Editorial: Fundamentalist, moderate, liberal: There’s just something about a name

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Names. We’ve used them since God brought the wild animals and birds to Adam to see what he would name them, “and whatever the man called each living creature, that was its name” (Genesis 2:19).

Names are convenient. They convey a lot of information in a single word. They’re a great shorthand way to refer to someone or something. Being shorthand, though, they require a reservoir of shared understanding about the information they contain.

For example, if the word zebra conjures in our separate imaginations a four-legged, black and white-striped, horse-like creature, then we can use the name “zebra” confident that we are talking about the same thing.

As another example, each of us has a first name and a last name. These two names set us apart from most of the rest of humanity, especially if the names are unique. The name Billy Graham brings to mind someone completely different than the name Bill Gates.

While proper names and nouns are useful, something happens when we try to use them too broadly. For example, instead of zebras, what if we are talking about categories like fundamentalist, moderate and liberal—or if you prefer, conservative, centrist and progressive? All of a sudden, we bump up against the limits of names.

We know we’ve bumped against the limit of a name when a person reacts strongly to that name. The reaction is an indication of past hurt.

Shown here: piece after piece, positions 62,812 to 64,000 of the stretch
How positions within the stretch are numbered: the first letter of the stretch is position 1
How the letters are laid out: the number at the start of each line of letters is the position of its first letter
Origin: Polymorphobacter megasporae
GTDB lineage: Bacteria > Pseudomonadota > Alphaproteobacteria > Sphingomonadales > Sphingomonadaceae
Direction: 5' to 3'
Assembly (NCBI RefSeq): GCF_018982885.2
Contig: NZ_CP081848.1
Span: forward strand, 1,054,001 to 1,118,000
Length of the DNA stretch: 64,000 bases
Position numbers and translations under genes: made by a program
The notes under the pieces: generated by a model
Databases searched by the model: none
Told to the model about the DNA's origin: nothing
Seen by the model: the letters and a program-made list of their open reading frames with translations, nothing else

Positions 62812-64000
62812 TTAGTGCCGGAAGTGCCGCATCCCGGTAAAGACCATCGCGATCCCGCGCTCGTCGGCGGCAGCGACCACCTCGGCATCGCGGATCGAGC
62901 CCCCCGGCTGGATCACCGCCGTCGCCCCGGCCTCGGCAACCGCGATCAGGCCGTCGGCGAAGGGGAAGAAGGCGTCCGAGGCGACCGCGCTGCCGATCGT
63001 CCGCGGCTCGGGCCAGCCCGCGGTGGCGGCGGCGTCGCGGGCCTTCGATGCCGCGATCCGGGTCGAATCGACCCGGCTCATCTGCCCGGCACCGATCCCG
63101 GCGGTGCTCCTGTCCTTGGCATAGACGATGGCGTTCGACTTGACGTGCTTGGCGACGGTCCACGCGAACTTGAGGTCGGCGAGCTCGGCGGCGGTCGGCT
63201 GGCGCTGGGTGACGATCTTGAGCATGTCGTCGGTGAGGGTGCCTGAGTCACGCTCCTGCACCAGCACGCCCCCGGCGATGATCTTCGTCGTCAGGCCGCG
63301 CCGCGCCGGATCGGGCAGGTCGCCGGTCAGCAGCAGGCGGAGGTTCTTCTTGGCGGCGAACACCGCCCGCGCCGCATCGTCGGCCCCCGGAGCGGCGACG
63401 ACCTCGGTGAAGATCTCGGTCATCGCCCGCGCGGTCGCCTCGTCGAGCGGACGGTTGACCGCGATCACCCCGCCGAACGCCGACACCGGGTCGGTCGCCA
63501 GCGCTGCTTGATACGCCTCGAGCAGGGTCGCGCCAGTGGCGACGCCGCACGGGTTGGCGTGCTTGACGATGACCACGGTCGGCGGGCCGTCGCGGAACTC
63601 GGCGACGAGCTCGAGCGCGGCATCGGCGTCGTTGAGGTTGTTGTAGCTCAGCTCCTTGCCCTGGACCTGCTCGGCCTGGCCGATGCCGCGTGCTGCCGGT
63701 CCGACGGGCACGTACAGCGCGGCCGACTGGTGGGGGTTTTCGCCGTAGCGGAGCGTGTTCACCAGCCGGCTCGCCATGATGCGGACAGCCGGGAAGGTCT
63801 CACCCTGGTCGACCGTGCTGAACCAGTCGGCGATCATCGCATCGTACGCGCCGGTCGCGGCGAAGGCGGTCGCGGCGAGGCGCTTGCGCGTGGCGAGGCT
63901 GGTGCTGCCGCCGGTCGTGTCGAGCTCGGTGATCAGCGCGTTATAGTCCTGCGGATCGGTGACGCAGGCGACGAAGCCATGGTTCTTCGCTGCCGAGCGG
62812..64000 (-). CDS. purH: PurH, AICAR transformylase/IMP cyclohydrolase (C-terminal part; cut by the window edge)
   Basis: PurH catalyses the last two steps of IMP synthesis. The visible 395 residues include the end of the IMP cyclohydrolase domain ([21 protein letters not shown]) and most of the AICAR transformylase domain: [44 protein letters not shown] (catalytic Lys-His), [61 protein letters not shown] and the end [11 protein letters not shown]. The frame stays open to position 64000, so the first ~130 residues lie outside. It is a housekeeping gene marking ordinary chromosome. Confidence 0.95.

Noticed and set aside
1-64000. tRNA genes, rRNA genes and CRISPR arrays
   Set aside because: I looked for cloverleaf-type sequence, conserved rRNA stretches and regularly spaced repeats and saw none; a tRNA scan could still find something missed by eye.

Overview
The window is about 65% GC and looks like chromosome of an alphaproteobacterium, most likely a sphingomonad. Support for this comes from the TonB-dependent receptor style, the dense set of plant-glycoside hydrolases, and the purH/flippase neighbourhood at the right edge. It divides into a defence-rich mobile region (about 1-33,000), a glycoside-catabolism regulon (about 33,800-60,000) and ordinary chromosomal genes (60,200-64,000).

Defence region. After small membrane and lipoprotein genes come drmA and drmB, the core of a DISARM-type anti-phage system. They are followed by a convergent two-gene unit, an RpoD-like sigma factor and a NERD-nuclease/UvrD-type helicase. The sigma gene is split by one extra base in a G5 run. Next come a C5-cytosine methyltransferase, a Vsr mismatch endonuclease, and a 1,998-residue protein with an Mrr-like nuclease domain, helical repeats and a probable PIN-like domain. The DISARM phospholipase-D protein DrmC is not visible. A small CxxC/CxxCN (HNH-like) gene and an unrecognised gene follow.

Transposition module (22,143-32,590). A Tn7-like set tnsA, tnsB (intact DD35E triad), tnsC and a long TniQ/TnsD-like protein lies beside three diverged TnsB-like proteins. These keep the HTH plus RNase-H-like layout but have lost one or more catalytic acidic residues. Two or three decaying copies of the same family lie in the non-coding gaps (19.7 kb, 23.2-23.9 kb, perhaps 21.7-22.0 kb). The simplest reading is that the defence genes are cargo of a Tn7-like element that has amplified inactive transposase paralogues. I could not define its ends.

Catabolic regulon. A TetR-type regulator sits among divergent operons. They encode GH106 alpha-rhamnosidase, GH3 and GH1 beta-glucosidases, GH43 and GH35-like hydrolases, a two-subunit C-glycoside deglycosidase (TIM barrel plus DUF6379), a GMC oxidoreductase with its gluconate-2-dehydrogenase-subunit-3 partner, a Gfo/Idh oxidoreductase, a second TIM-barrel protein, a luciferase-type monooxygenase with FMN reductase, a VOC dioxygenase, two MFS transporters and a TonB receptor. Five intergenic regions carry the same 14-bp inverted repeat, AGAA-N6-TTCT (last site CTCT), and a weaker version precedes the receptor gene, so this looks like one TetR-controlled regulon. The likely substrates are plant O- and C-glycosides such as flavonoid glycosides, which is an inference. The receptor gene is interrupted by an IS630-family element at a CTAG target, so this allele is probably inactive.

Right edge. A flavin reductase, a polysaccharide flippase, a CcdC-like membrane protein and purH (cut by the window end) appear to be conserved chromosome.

As Christians, as people identified by a certain name, a name that implies we care about other people, we honor the name of Christ by acknowledging past hurts and by giving some consideration to the limits of names.

The usefulness of a name is its limit

Scholar and author N.T. Wright uses a helpful metaphor for the limits of names. In Scripture and the Authority of God, Wright explains how names—what he calls “shorthands”—are like suitcases, useful for carrying a lot of things around.

“But we should never forget that the point of [a suitcase] … is that what has been packed away can then be unpacked and put to use in the new location. Too much debate about [beliefs] has had the form of people hitting one another with locked suitcases. It is time to unpack our [shorthands], to lay them out and inspect them,” he writes.

Names like fundamentalist, moderate and liberal are like Wright’s suitcases. They really need to be unpacked.

One evidence of the need to unpack these names is in people’s preference for alternate labels: conservative instead of fundamentalist, centrist in place of moderate, and progressive rather than liberal.

In the case of conservatives—a more encompassing name than fundamentalist—some agree with a range of theological positions within fundamentalism but wish to be differentiated from the behaviors of some fundamentalists.

A response from non-conservatives, particularly those farthest away from the conservative position, has been to accuse people who agree with any amount of fundamentalism as being no different—or better—than those fundamentalists with whom they don’t want to be identified. In other words, if they agree with any of it, then they’re guilty of all of it.

Not a particularly charitable or liberal view of other people.

From the above example, we see that a name like fundamentalist doesn’t mean the same thing to everyone using the name. To some, it’s a source of pride. To some, it’s a source of hurt. To still others, it’s a curse. To say nothing about what the name itself actually means.